Social media marketing strategy has become a fundamental part of how marketers work, an undeniable platform that must be used to reach and connect with consumers. Its presence in the plans of marketers for the past decade has left no doubt of its potential, but do marketers really understand what consumers expect and what they need to do to get in touch with them?

Based on data from a recent study by Sprout Social that was based on an American sample, you can say no. The study confronted consumers with their expectations of what the brand is doing well on social media and what they want to see offered in “real” ways.

There are differences between one and the other. So, first and foremost, there is some imbalance between what marketers think is most important and what consumers expect. For the latter, the content is important. For brands, it’s the connection.

When consumers are asked how brands fare better on social networks, 47% say those with very good customer service do best on this channel. This point is the one that tops the ranking, ahead of those brands that connect with audiences (46%) or are transparent (44%).

Content is important, but not so much for consumers. 39% are those who talk about catchy content, followed by 33% who say they have a distinctive personality, or 28% who tell an attractive story. Those who are new to social networks (23%), who set trends (18%) or who influence popular culture (17%) are in the queue.

What Marketers Believe
The order of these points changes when marketers are asked what makes brands better on social media. Marketers themselves believe that the key is in engaging with the audience (48%), in engaging content (45%), and in transparency (42%).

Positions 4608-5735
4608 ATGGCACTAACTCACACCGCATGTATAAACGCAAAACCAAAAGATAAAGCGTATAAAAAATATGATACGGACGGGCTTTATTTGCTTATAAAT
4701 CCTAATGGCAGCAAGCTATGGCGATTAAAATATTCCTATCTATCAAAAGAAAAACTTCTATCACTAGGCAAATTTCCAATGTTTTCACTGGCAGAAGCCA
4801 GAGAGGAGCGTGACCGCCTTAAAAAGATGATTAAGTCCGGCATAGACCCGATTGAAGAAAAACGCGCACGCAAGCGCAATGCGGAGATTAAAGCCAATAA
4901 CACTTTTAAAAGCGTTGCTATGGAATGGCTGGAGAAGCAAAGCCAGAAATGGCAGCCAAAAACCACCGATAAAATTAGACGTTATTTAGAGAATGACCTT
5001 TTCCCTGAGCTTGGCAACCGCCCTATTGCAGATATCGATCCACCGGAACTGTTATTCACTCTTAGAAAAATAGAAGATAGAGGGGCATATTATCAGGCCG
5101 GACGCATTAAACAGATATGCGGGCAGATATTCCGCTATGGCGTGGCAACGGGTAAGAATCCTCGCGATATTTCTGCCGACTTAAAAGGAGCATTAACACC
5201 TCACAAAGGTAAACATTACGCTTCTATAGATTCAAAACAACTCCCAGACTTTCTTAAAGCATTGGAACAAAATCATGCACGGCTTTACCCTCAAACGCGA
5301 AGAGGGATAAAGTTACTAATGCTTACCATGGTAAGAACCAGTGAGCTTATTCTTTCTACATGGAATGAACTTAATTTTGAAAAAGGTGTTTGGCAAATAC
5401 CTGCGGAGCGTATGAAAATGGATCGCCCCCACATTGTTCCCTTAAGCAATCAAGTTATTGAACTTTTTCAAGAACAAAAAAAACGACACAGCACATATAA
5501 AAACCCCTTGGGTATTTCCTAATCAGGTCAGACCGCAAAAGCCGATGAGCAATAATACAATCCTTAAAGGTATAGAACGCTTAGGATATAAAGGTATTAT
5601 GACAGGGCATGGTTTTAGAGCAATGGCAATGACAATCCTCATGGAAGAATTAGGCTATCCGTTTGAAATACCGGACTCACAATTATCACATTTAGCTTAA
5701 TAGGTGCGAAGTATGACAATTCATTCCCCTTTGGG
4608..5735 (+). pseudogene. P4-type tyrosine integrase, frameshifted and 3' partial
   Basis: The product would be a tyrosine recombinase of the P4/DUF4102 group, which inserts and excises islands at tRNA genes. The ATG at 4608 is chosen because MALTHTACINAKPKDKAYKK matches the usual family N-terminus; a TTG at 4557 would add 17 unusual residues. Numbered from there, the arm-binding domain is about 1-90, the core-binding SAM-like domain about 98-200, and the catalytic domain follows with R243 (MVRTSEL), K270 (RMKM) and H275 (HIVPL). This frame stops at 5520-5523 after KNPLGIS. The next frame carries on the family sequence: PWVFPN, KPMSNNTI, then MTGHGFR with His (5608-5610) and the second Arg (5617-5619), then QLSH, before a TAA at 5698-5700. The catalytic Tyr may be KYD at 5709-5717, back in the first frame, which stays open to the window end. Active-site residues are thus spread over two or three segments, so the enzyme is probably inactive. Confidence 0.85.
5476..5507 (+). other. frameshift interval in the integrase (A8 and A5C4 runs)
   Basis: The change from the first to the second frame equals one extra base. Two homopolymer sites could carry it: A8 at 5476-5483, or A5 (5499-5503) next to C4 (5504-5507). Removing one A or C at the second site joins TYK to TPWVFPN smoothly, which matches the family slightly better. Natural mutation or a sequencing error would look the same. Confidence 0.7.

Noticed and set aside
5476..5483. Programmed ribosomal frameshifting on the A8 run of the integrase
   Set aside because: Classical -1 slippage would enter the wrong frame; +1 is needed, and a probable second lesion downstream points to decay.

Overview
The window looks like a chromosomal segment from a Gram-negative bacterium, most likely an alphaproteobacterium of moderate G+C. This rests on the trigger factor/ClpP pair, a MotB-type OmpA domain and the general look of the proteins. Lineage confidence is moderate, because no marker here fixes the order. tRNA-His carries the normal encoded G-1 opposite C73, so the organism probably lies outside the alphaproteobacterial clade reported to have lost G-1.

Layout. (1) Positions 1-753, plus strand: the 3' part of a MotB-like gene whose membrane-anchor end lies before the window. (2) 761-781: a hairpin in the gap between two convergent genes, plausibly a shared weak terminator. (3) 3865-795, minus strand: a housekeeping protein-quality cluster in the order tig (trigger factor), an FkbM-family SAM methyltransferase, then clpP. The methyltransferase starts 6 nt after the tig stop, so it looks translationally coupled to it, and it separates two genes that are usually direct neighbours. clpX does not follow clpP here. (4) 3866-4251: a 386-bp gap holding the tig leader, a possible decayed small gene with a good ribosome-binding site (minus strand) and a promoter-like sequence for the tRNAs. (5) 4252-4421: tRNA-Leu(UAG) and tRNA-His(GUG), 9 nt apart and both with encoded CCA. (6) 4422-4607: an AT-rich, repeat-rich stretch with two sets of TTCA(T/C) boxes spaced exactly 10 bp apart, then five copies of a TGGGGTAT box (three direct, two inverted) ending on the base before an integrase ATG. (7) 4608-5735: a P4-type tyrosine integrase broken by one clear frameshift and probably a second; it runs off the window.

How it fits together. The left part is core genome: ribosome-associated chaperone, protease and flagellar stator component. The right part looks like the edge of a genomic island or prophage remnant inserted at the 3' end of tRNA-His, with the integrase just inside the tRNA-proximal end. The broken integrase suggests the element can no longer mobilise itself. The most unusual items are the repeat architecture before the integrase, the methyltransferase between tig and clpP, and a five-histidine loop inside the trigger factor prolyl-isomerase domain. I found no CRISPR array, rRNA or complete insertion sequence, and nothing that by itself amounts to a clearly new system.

In a way, you could say that they place more emphasis on content than consumers do. 37% say they must have an interesting story, another 37% must be the first to join a social network, and 31% must have a distinctive personality. Only 35% are key to strong customer service on social media, which is precisely the point that matters most to consumers themselves.

Customer service is the key
Second, all of this creates a sticky situation. That distance between what some and others believe about customer service on social media is quite problematic, especially considering that consumers also use staying with one company before another as a benchmark.

When asked about the steps brands can take on social media to win them over their competitors, 47% of consumers surveyed say they need to answer their questions – customer service – in a timely manner that is understandable.

There are differences by age group, but the point remains consistent. 41% of consumers between 18 and 23 years of age, another 41% of consumers between 24 and 39, 46% of 40 to 55 year olds and 60% of 56 to 74 year olds see it that way.

The next important point is to show that you understand what the consumer wants. It is generally chosen by 43%, but there are differences here by age. For 50% of consumers between the ages of 18 and 23 and 45% of consumers between the ages of 24 and 39, it is basic, but for those aged 56 to 74 it drops to 41 and for those aged 40 to 55 to 37. Behind these points stand out from those who create content that is culturally relevant (39%) or who create content that has an educational impact on their products and services (31%).